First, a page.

Hit Identification

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Hit Identification

The entry point for chemistry program within drug discovery research is generally the identification of molecules of high specificity with an adequate activity in a suitable target assay. Such initial hits can be generated in a number of ways. It is therefore important to employ alternative hit-identification strategies that are able to tackle a variety of biological macromolecular targets effectively, and to identify proprietary, synthetically tractable and pharmacologically relevant compounds rapidly. These methods can be subdivided into those that require very detailed ligand and/or target information, and those that do not. The former include techniques such as nuclear magnetic resonance (NMR) and X-ray crystallography. Those strategies that do not require any prior information on target or ligand are using serendipity-based search strategies in either a given physical or virtual compound subset. Examples of random hit-identification strategies can be included by biophysical and biochemical testing that generally employ the method of detecting a molecular-binding event, usually in a high-throughput screening (HTS).

BOC Sciences provides varieties of methods including NMR, X-ray crystallography and HTS for hit identification.

NMR

NMR is a physical phenomenon, and by studying the peaks of NMR spectra, the structure of compounds can be determined. It can be a very selective technique to distinguish atoms in a molecule or molecules of the same type according to their local chemical conditions. As a useful tool in the hit identification, NMR spectroscopy techniques have been widely applied to detect ligand binding and monitor enzyme kinetics and inhibition. For example, methods for detecting binding by NMR fall into two main categories: those monitoring NMR signals from the protein, such as protein chemical-shift perturbation studies, and those monitoring the ligand, which exploit the large differences in the rates of rotational and translational motions of a small molecule in the free state relative to when it is bound to a macromolecule. A common protein-based approach is to label the target receptor with stable isotopes such as 15N and/or 13C. Binding of a ligand or a macromolecule alters the chemical environment around the binding site, which will perturb the chemical shift of magnetic nuclei at this site.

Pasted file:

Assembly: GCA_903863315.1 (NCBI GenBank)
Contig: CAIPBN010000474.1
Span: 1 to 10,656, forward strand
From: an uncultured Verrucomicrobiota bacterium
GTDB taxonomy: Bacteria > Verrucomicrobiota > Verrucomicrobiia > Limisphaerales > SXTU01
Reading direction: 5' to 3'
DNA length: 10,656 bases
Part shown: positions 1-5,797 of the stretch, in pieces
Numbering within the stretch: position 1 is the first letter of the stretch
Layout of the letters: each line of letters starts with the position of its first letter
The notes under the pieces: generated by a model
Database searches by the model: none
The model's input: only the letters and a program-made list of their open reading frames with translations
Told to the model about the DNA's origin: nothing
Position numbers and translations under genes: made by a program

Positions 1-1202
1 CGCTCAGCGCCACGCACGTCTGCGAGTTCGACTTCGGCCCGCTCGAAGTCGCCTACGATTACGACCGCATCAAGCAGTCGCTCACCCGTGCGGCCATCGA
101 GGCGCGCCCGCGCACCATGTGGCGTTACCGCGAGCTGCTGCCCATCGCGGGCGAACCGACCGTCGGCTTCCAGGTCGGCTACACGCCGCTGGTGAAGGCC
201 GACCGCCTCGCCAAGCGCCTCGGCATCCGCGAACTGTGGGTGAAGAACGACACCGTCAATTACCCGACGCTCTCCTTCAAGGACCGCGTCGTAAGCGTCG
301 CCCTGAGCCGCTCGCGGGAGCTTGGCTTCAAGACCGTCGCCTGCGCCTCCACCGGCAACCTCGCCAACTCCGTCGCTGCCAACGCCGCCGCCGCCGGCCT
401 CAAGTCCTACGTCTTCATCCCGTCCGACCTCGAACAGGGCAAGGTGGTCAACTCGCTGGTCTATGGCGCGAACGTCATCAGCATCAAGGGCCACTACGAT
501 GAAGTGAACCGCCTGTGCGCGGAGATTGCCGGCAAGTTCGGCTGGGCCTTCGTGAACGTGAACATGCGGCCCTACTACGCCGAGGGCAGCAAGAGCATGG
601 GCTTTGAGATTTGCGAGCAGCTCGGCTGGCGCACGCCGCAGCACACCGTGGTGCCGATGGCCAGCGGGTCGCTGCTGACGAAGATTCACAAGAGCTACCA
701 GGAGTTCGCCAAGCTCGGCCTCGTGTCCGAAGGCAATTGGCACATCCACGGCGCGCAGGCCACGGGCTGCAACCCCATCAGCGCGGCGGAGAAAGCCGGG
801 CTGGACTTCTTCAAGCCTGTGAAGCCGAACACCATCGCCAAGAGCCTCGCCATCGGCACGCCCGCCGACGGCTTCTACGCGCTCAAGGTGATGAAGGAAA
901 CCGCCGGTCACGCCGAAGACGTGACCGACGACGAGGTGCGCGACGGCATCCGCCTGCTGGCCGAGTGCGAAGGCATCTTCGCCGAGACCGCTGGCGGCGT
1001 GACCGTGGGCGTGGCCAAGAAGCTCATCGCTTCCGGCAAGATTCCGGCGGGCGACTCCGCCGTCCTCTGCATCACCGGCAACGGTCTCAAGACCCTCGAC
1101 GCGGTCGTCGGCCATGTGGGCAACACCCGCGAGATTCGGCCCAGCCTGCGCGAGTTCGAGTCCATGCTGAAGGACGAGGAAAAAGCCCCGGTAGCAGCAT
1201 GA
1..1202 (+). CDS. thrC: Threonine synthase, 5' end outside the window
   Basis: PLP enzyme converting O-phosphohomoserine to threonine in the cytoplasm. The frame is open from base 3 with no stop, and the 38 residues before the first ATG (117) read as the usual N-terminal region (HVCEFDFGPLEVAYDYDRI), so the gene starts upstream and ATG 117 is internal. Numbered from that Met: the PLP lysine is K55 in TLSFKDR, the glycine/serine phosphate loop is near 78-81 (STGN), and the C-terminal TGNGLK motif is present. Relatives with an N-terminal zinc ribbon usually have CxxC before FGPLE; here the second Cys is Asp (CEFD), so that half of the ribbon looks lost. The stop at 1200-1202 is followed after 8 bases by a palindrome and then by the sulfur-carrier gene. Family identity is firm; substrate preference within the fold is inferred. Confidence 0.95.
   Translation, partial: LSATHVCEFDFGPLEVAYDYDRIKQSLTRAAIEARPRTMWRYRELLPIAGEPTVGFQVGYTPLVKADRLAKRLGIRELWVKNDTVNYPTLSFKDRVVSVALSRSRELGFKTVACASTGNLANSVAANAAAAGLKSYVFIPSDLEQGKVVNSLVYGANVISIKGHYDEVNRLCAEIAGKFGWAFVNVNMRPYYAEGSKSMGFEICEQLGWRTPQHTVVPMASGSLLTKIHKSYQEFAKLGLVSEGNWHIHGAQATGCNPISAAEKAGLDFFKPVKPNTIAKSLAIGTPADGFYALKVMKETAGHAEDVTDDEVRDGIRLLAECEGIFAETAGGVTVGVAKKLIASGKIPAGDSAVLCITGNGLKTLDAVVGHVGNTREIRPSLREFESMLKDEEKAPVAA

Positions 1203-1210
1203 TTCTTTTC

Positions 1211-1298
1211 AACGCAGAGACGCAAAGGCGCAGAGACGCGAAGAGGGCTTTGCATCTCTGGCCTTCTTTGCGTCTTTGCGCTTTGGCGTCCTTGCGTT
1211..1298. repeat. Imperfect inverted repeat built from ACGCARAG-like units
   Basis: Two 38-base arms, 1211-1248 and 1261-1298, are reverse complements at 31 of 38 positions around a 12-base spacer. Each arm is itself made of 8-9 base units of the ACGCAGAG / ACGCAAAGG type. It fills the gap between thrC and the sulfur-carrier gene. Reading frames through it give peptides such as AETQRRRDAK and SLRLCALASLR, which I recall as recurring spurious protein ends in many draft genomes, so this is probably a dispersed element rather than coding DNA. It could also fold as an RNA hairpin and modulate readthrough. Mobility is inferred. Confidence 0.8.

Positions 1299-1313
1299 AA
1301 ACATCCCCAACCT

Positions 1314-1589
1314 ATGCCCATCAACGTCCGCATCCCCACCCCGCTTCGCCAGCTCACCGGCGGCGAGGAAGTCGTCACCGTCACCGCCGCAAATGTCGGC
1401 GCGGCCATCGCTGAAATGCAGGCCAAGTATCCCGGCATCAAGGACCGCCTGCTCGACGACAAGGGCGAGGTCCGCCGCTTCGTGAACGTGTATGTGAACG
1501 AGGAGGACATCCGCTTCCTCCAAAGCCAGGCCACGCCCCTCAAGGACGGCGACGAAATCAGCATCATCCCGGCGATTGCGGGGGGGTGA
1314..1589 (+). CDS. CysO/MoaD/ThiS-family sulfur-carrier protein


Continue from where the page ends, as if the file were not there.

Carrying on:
X-ray crystallography is a technique developed to analyze the atomic and molecular structures of crystals by determining the X-rays caused by the crystalline atoms. By measuring the angle and the intensity of these beams, a three-dimensional picture of the electron density within a crystal is given. For example, protein X-ray crystallography can be applied to the rationalization of the fragment-binding mode in the ATP binding site of Hsp90, which is an important member of a class of proteins known as molecular chaperones. This structural information is then used to evolve the fragments to hits, either by growing the fragment or combining structural features from a lot of compounds.

HTS is a scientific method widely used in drug discovery, which can help identify hits, antibodies, or genes that regulate a specific biological pathway. The results of HTS will provide identification of hit as a starting point for drug design and an understanding of the interactions or roles in specific biochemical processes in drug discovery.

BOC Sciences has a series of methods that can provide high-quality and effective hit compounds for your drug discovery. We would like to hear from you and look forward to cooperating with you.

Reference

  1. Napolitano, C. (2009) “DESIGN AND SYNTHESIS OF NOVEL SCAFFOLDS AND BUILDING BLOCKS (Doctoral dissertation, Università degli studi di Ferrara)’.
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